Slow Blogging is the re-establishment of the machine as the agent of human expression, rather than its whip and container. It’s the voluntary halting of the light-speed hamster wheel dictated in rules of highly effective blogging. It is an imposition of asynchronous temporalities, where we do not type faster to keep up with the computer, where the speed of retrieval does not necessitate the same pace of consumption, where good and bad works are created in their own time.
Slow Blog Manifesto by Todd Sieling is licensed under a Creative Commons Attribution-Noncommercial-Share Alike 2.5 Canada License.
Based on a work at toddsieling.com.
AFL-CIO president Tom Chamberlain is considering running for mayor. This could finally force Portland’s complacent news media to talk about labor issues as a factor in Portland’s mayoral race.
I love this quote: “I really think the issue of jobs has to be from someone who has either created jobs, or represented workers, or worked on an agenda to create jobs. I don’t know if the other two candidates have done that.”
New Seasons co-founder Eileen Brady likes to talk about all the warm and fuzzy jobs her company has created, but as I’ve pointed out before, she hasn’t created a net increase in grocery jobs. Instead, she’s creating non-union grocery jobs where union grocery jobs used to exist. Put a bird on it, call it sustainable, and sell it to the hipsters. But that shit don’t fly when up against a real labor leader.
Looking at the server logs, I see you have some questions… and I got answers!
Is Portland passive aggressive?
What do you love about Portland?
Do you have any cartoons about gay marriage?
I linked to a bunch of cartoons back in 2007, when Oregon passed its domestic partner law. (This has been a long-standing prime driver of traffic to this site, believe it or not.)
Are there hockey stores in Portland?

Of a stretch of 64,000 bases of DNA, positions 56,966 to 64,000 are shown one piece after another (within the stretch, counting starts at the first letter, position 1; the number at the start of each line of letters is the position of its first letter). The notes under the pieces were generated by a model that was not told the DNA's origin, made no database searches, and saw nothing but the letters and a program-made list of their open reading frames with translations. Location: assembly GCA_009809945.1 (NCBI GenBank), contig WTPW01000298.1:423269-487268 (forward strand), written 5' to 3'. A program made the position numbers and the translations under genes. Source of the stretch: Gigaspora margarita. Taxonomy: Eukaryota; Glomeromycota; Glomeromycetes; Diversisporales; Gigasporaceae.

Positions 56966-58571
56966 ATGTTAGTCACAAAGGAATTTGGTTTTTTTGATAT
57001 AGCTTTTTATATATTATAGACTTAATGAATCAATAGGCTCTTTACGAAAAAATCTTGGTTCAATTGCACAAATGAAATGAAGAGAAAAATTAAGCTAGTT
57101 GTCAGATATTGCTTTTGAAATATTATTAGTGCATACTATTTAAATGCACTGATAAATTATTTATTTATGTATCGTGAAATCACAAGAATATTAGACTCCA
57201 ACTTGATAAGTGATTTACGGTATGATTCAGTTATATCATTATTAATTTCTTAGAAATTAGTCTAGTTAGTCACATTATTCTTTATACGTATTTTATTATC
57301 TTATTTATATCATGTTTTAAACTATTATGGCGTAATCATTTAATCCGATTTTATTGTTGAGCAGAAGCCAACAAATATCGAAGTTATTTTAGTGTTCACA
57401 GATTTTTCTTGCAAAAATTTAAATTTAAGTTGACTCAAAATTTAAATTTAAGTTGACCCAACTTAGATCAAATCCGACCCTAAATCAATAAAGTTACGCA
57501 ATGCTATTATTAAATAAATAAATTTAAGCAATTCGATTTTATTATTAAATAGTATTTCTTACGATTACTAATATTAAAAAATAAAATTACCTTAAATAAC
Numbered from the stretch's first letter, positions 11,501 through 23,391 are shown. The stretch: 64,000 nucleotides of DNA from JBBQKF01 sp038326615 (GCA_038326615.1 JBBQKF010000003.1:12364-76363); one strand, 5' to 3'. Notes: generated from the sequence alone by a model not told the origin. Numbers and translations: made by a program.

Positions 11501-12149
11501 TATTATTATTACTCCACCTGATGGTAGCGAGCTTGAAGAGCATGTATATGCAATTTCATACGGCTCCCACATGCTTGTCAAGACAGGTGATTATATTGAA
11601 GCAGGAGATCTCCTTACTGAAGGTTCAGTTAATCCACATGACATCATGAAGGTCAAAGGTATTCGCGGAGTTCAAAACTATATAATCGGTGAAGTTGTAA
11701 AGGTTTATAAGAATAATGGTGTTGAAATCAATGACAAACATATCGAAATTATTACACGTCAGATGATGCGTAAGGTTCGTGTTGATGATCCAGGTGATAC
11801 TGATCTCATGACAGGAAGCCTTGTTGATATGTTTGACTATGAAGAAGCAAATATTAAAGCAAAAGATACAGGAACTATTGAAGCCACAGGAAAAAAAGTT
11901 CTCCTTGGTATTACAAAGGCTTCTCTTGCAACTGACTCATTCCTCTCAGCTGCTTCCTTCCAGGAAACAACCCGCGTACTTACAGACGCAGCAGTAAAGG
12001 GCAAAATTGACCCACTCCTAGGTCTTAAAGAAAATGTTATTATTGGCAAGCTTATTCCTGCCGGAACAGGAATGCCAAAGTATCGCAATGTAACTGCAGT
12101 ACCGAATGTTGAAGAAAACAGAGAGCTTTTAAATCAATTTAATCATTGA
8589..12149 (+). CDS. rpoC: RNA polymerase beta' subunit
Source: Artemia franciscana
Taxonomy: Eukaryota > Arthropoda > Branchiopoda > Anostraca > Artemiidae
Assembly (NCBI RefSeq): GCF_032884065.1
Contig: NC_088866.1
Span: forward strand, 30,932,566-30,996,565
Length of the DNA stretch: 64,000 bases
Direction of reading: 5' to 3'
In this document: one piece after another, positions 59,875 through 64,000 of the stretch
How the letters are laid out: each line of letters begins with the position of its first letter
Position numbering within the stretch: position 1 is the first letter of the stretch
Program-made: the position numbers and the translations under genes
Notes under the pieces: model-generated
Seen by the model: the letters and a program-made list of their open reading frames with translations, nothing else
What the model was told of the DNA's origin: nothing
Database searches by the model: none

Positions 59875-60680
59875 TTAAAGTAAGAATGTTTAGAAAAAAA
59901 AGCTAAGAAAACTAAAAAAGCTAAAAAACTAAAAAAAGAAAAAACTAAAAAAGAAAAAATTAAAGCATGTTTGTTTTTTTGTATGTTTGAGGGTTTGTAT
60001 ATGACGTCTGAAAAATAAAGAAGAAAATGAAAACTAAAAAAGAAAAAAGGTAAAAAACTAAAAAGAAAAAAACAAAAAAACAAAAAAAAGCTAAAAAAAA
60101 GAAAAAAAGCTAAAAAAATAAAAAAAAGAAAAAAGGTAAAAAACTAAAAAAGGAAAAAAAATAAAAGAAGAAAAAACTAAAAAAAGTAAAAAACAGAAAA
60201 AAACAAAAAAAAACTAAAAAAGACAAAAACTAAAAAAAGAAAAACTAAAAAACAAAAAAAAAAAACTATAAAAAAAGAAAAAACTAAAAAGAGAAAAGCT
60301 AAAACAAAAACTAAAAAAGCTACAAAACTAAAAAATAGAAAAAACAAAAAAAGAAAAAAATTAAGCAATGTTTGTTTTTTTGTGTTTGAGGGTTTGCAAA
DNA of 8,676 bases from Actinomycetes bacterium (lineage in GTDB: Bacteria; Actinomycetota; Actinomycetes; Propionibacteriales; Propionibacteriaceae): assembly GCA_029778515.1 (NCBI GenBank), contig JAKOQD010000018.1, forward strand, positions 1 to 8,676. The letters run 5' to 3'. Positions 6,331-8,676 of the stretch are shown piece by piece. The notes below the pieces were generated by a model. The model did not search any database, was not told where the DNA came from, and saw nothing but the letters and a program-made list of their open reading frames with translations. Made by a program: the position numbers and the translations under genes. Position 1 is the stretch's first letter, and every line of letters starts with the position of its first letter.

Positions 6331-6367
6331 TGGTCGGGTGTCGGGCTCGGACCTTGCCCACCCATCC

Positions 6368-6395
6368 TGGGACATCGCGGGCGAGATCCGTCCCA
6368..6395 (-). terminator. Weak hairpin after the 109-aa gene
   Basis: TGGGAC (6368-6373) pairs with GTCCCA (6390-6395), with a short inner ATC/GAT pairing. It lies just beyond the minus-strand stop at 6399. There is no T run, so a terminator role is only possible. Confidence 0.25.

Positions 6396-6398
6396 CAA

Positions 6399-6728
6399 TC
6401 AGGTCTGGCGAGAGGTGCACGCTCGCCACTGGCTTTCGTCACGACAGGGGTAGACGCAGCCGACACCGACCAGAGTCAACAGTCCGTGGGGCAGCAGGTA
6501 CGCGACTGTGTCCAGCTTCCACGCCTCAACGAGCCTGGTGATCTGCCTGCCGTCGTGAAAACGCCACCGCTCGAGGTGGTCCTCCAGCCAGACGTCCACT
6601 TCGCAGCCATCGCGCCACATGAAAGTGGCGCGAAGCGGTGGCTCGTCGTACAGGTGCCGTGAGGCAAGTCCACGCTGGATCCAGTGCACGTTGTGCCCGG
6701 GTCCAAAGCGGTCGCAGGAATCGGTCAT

Are there hockey bars in Portland?
Claudia’s Sports Pub is rumored to be a decent place to catch a game. I’ve never been there, though.
Is Portland mayoral candidate Eileen Brady anti-union?
Are employees at Brady’s New Seasons stores union?
Did Paul Newman do his own skating in Slapshot?
Yes he did, at least according to the commentary by the Hansen brothers on the DVD.
Where are good seats at Portland’s Memorial Coliseum?
I’ve always liked section 69, row H for hockey. It’s second tier, center ice. I’ve also enjoyed sitting in the Hosers’ section in the end above the goal where the Hawks shoot twice. But the place has great sight lines all around.
Is Oregonian reporter Bryan Denson a stupid fucking credulous hack?
Dan Savage sure thinks so, and I couldn’t resist putting a link to his criticism on the front page of the Oregonian Web site. (I don’t see any queries in the logs like “Is the Oregonian a useless dinosaur of an establishment rag that can’t figure out how to operate in the new media world?” but the answer is, of course, an emphatic “Yes!!”)
And finally, the number one search that brings people to this site lately:
Do you have a Portland ZIP code map?
Well, sort of. I’ve got one I scanned out of a phone book several years back, then color coded to show the shameful maldistribution of educational investment in Portland. You’ll have better luck finding a ZIP at the US Postal Service site. Funny that this post still brings visitors, as it was the post that launched my brief but intense career as a pundit, citizen journalist, and community activist in Portland Public Schools.